Fanning the flames of tradition

Updated: 2016-07-16 04:09

By XU JUNQIAN in Shanghai(China Daily USA)

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Humble beginnings

Wang first started making folding fans 35 years ago at a State-owned fan factory in Suzhou. Fascinated by the complex procedures involved in fan-making — he said that it takes roughly 300 steps to complete a fan — Wang dived into the craft immediately after he graduated from school and has since "been addicted to the magic".

"It's hardly possible for one to excel in all the steps. But I would like to learn as much as possible within my lifetime," he said.

One of Wang's most notable achievements is reviving the craft of Ming Dynasty-style, gold-painted, paper-cover folding fans. Wang believes that this particular type of fan represents the highest aesthetics of folding fans. Indeed, its market price reflects this as well — the cost of such a fan starts from about 60,000 yuan.

"But prices are only for amateurs to learn its value. Making fans is the only thing that I am capable of and interested in. All I want to do is make real Chinese fans," said Wang.

Wang left the factory and started his eponymous brand in 2000 when the decade-old fan factory was plagued by low efficiency levels and had few orders coming through.

When Wang decided to set up his own business, the folding fan market was still in a nascent stage. Today, his studio has a score of workers and students who help produce thousands of fan ribs and tens of thousands of fan covers every year. Most of the fans are made to order.

While the studio's output is still low compared to an industrialized production line, collectors and investors are more than ready to wait.

"These fans are like Hermes bags. Goods things are always worth waiting," said a customer at Wang's studio.

Young blood, old industry

A growing number of young people have started to flow into this industry and are, somewhat surprisingly, making a good living despite the competition.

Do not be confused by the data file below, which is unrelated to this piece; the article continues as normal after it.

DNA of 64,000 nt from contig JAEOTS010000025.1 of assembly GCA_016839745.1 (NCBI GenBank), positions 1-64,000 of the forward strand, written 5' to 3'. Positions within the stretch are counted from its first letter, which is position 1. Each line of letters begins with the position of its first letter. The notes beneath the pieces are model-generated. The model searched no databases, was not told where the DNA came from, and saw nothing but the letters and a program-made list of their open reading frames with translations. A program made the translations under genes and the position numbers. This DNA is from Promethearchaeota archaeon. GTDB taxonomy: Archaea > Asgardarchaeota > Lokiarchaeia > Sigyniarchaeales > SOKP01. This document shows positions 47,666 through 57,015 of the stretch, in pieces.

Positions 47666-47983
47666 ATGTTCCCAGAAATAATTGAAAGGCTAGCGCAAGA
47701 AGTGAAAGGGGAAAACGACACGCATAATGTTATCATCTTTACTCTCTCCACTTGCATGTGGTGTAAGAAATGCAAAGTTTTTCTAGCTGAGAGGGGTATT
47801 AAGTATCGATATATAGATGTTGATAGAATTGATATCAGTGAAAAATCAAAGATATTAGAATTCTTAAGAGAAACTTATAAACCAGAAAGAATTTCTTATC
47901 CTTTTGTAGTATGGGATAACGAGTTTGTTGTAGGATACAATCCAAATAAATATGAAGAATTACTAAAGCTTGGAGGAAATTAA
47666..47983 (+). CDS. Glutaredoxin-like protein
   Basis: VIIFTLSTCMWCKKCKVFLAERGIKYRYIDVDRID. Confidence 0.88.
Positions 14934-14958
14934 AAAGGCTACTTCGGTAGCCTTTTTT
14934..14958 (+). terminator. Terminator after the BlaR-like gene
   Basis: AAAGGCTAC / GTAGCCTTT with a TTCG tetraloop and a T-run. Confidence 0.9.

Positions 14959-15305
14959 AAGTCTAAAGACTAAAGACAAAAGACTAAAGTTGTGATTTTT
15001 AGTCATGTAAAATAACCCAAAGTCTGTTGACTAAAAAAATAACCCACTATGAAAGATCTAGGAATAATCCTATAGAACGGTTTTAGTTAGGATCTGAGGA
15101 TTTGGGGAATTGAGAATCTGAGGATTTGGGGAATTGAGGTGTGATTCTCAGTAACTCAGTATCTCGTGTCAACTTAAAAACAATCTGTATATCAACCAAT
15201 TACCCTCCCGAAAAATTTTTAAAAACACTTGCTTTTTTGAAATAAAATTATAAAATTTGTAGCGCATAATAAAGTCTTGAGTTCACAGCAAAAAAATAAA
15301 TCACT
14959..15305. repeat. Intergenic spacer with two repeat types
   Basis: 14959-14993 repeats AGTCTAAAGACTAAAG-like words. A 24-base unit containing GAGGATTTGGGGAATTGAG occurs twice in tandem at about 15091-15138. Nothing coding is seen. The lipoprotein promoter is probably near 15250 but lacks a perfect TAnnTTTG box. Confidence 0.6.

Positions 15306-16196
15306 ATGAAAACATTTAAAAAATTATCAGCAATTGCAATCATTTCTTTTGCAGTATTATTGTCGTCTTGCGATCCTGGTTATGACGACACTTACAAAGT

Li Jing is one such person. The 30-year-old native of Jiaxing, a neighboring town of Suzhou, said he was born "an old soul" and has been interested in Chinese traditional opera and its props ever since he could read and understand the ancient Chinese language used in such performances.

With little chance to sing opera on and off the stage — he said that his strict parents never allowed him to — he took a detour "to indulge in the things he loves". He later became a self-taught moon-shaped fan maker while majoring in business management in college.

A widely-used prop for female characters in traditional Chinese opera, moon-shaped fans generally have a silk cover and frames made from bamboo or wood. Li's fans, however, feature a twist. His creations, which are made using recycled materials from old furniture, jewelry and accessories and are sold for thousands of yuan, have been quickly snapped up by collectors.

"The fact that rich Chinese shop for luxury bags and fancy cars doesn't mean they have bad taste. It could also mean that those foreign brands have found a way to cater to their contemporary needs. That happens to be something Chinese craftsman are poor at," said Li.

His bright and well-decorated studio is hidden in an alley in downtown Suzhou. Like his fans, the studio is quaint but features a modern touch.

"I believe the penchant for traditional things is deeply rooted in almost everyone. As a craftsman, I feel a need to bring out this inclination in people and to make tradition more accessible," said Li.

"That is also why every period in history needs its own craftsman, despite the fact that there is already so many masters ahead of us."

Bo Yimeng contributed to this story. 

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